News Headlines

News Headlines
Health care news from around the state and nation


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Safety Net Hospitals Already Seeing More Paying Patients — And Revenue
Kaiser Health News

At Seattle’s largest safety-net hospital, the proportion of uninsured patients fell from 12 percent last year to an unprecedented low of 2 percent this spring—a drop expected to boost Harborview Medical Center’s revenue by $20 million this year.

And the share of uninsured patients was cut roughly in half this year at two other major safety net hospitals—Denver Health in Colorado and the University of Arkansas for Medical Sciences Hospital (UAMS) in Little Rock, Ark.

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Mental Health Integration in Primary Care
Health Leaders Media

Long before patient-centered medical homes or accountable care organizations were buzzwords, Salt Lake City–based Intermountain Healthcare was looking at all of the points of care that could improve the health of patients in its system. It did not take long to identify mental health as a problem.

All too often a patient would come to one of Intermountain’s 185 primary care clinics with multiple comorbidities that were exacerbated by mental health issues such as depression or dementia.

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Data: The secret ingredient in hospital cooperation

If you’ve got to go to the hospital – one that’s near your home or very far from it – you’d want your prescriptions, past procedures, and all the rest at your doctor’s finger tips.

And while sharing that kind of data could reassure consumers and save perhaps as much as $80 billion a year, it remains a fantasy for most patients.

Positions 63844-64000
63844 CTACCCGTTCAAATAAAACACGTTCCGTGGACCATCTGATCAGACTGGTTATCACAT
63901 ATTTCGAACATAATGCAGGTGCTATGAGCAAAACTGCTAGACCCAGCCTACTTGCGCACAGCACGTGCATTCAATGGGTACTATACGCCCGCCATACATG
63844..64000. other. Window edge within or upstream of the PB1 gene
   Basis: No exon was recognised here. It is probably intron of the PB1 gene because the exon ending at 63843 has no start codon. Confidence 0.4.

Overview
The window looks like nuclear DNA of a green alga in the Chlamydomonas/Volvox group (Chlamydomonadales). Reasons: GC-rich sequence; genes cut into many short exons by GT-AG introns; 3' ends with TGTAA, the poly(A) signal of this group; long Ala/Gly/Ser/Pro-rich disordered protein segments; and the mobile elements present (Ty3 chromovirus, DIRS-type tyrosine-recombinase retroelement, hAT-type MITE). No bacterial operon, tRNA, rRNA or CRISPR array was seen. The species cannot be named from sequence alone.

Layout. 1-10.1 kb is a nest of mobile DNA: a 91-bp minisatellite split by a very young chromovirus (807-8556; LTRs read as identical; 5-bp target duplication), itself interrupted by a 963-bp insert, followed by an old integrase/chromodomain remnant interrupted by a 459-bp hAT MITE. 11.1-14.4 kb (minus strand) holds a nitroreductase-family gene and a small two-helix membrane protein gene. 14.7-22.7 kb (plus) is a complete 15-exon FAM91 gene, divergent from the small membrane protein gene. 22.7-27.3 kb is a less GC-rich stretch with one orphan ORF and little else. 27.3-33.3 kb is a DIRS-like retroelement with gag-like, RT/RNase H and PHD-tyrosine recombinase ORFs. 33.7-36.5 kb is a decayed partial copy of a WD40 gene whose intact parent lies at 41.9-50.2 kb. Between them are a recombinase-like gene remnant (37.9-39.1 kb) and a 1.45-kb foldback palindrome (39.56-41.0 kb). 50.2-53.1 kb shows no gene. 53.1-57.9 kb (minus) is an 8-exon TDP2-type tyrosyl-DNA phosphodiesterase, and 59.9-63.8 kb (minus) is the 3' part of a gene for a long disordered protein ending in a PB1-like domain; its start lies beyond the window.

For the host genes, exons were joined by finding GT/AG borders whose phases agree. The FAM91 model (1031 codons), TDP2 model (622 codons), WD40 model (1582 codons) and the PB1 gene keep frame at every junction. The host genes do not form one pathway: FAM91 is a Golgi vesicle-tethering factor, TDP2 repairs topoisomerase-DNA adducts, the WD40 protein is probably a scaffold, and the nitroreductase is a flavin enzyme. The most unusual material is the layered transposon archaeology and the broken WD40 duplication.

“Everybody in the medical field knows there are economies to be gained there if we would just work together and share the information,” says former Beth Israel Deaconess Medical Center CEO Paul Levy.  “And yet the industry, for the most part, is dead set against doing that.”

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Payers Drive Value-Based Healthcare Reform
Health Leaders Media

For millennia, divinity was the guiding force in medicine, through the healing hands of the local priest and shaman.

Then 2,500 years ago, the Greek physician Hippocrates helped launch the Scientific Revolution, which transformed Western medicine. A pledge “to do no harm” became the first patient-centered medical maxim and scientific diagnosis was elevated over the divine.

Now, at least in the United States, medical advances based on the laws of science appear to be butting up against the laws of economics.

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Study questions need for ACA’s employer health care requirement
Southern California Public Radio

When the Affordable Care Act was unveiled, business groups railed against the provision that requires companies with 50 or more employees to provide health insurance for their full-time workers.